“For even if the Word in his immeasurable essence united with the nature of man into one person, we do not imagine that he was confined therein. Here is something marvelous: the Son of God descended from heaven in such a way that, without leaving heaven, He willed to be borne in the virgin’s womb, to go about the earth, and to hang upon the cross; yet He continuously filled the world even as He had done from the beginning!”
In All of Church History
Habets, Myk – ‘Putting the ‘extra’ back into Calvinism’ Ref in Scottish Journal of Theology, vol. 62, Issue 4 (Nov. 2009), pp. 441-56
“Through an examination of the history of the doctrine and its constituent features the present article advocates the reclamation of the doctrine as a necessary component for a contemporary theology of the atonement… The extra Calvinisticum is then adopted to refute contemporary theologies of a suffering God.”
McGinnis, Andrew M. – The Son of God Beyond the Flesh: a Historical & Theological Study of the extra Calvinisticum Pre (Bloomsbury, 2014)
McGinnis furthers the research of Willis and evidences the doctrine in Cyril of Alexandria.
On the Early Church
‘The Extra Calvinisticum in Athanasius’ (2016) An excerpt from On the Incarnation, 17.
‘The Real Absence & the Extra Calvinisticum: The Patristic Roots of the Reformation’ (2017) Provides quotes from Augustine (Tractates on the Gospel of John 50.4) and John Chrysostom (Homily 24 on 1 Cor.).
Drake, K.J. – ‘Behold Something Marvelous: The Chalcedonian Logic of the Extra Calvinisticum‘ (2020) 12 paragraphs
Drake is a published author on the subject.
On the Post-Reformation
Muller, Richard A. – ‘extra calvinisticum’ in Dictionary of Latin and Greek Theological Terms… (Grand Rapids: Baker, 1985), p. 111, as quoted in Derek Rishmawy, ‘Luther’s Extra Calvinisticum? (Updated)’ (2015)
The article by Richmawy also includes a significant quote by Luther from Works, vol. 22, Sermons on the Gospel of John, 1-4, pp. 324-325. An appendix to the article includes two possible Lutheran interpretations of this quote, as related by Kyle Drake, a published author on the issue.
Drake, K.J. – Etiam extra carnem: The Flesh of the Word: The extra Calvinisticum from Zwingli to Early Orthodoxy Pre (Oxford Univ. Press, 2021)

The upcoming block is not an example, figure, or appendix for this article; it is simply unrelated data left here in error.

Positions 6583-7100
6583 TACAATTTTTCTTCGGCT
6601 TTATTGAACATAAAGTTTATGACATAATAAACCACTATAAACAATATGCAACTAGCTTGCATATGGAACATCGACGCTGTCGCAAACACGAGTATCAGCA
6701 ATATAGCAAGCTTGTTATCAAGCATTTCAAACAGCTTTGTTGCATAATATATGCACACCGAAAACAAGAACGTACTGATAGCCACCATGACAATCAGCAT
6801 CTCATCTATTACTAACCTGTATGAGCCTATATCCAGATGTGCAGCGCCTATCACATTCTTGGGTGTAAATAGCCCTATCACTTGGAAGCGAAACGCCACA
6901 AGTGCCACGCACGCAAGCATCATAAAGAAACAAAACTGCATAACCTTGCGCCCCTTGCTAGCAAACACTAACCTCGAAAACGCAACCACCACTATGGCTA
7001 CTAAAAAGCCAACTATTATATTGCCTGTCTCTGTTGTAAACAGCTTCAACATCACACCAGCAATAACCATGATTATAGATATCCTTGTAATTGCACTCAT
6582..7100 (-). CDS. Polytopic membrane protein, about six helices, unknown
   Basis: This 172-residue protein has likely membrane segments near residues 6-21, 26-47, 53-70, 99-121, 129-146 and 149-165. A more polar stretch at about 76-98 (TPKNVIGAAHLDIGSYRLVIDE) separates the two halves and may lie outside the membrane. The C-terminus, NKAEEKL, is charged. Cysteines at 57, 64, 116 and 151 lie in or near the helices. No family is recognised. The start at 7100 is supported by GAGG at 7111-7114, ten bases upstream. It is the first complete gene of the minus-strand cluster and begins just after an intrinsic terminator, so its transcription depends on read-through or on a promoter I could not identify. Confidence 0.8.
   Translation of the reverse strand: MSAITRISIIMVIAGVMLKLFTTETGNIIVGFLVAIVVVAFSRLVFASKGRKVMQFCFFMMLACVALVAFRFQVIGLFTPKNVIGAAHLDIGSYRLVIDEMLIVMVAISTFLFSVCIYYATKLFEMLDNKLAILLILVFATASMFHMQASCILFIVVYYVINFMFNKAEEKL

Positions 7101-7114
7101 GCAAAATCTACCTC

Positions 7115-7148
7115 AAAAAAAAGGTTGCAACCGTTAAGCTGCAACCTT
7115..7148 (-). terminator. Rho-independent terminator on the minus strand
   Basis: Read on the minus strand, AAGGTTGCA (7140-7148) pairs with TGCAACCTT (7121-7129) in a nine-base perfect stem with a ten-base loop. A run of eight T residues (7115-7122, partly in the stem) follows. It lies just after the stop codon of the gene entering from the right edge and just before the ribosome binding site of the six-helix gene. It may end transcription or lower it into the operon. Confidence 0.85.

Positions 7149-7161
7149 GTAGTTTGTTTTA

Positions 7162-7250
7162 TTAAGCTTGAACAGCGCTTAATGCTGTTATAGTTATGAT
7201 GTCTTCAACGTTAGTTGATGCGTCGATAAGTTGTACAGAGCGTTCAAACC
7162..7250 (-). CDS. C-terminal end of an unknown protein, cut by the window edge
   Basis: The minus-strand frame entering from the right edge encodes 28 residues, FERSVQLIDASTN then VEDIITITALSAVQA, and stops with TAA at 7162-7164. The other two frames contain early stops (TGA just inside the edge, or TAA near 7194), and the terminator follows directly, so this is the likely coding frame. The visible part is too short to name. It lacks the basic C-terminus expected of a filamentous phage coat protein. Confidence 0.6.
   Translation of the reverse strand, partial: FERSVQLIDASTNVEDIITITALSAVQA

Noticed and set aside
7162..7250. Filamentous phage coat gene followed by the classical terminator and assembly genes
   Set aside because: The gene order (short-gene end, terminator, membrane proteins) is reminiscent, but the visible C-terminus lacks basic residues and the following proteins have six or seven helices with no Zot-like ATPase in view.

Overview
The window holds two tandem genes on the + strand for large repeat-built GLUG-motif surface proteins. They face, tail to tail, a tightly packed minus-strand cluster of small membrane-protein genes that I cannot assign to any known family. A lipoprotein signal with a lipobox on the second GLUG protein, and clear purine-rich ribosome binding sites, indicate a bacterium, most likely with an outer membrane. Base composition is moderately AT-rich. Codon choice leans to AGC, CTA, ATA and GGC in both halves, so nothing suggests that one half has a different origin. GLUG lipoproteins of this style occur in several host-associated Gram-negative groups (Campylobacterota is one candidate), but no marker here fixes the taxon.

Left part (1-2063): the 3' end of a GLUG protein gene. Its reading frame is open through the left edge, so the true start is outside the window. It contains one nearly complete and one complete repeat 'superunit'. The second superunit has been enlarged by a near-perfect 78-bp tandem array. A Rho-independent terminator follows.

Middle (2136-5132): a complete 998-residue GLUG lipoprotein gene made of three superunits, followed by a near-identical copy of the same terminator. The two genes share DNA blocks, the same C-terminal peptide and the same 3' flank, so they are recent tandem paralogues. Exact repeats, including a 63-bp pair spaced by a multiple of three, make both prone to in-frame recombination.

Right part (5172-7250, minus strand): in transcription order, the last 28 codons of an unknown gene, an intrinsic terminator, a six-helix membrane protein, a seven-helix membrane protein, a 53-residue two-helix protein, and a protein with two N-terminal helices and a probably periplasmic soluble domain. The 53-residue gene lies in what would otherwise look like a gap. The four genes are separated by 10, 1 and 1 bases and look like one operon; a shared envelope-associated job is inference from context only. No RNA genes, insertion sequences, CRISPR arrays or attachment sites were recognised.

“This book explores the emergence and development of the extra Calvinisticum in the Reformed tradition by tracing its first exposition from Ulrich Zwingli to early Reformed orthodoxy. Rather than being an ancillary issue, the questions surrounding the extra Calvinisticum were a determinative factor in the differentiation of Magisterial Protestantism into rival confessions.
…Over time, Reformed theologians, such as Peter Martyr Vermigli and Antione de Chandieu, articulated the extra Calvinisticum with increasing rigor by incorporating conciliar christology, the church fathers, and scholastic methodology to address the polemical needs of engagement with Lutheranism.”
Zachariades, Theodore – ch. 4, ‘Reformation Christology: a Look at Calvin’s Extra Calvinisticum’ (2002)
Peters, David G. – ‘The ‘Extra Calvinisticum’ & Calvin’s Eucharistic Theology’ 13 pp.
Peters provides an historical account of the development and meaning of aspects of Calvin’s doctrine of the Lord’s Supper.
Willis, E. David – Calvin’s Catholic Christology: the Function of the so-called Extra Calvinisticum in Calvin’s Theology Pre (Leiden: Brill, 1966) 180 pp.
Willis demonstrates the existence of the doctrine in the writings of Augustine, John of Damascus, Gregory of Nazianzus, Thomas Aquinas, Duns Scotus, Peter Lombard, Gabriel Biel and Jacques LeFevre d’Estaples.
Lee, Daniel Y.K. – The Holy Spirit as Bond in Calvin’s Thought: Its Functions in Connection with the Extra Calvinisticum Ref (Peter Lang, 2011)
On the 1500’s
eds. Kirby, Campi & James – p. 342 of A Companion to Peter Martyr Vermigli (Leiden, Brill, 2009)
Littlejohn, W. Bradford – ch. 3, ‘A Reformed Irenic Christology: Richard Hooker’s Account of Christ’s ‘Personal Presence Everywhere’ in 16th Century Context’ in Beyond Calvin: Essays on the Diversity of the Reformed Tradition Buy (Davenant Press, 2017), pp. 63-107
Lindholm, Stefan – 5.3, ‘Two Reformed Principles Revisited’, pp. 124-39 in pt. 3, ch. 5 of Jerome Zanchi (1516–90) & the Analysis of Reformed Scholastic Christology (V&R, 2016)
On the Person of Christ, his Human & Divine Natures & the Hypostatic Union
On the Grace of Union, the Logos Assuming an Impersonal Human Nature, its Manner of Subsisting, Communication & Existence, & of the Personal Sustentation
On the Communication of the Properties of Christ’s Natures
Christ’s Mediatorial Operations, Divine & Human, unto the Same Work
Christ has Two Harmonious Wills, Divine & Human
The Grounds of Christ the Mediator Receiving Divine Worship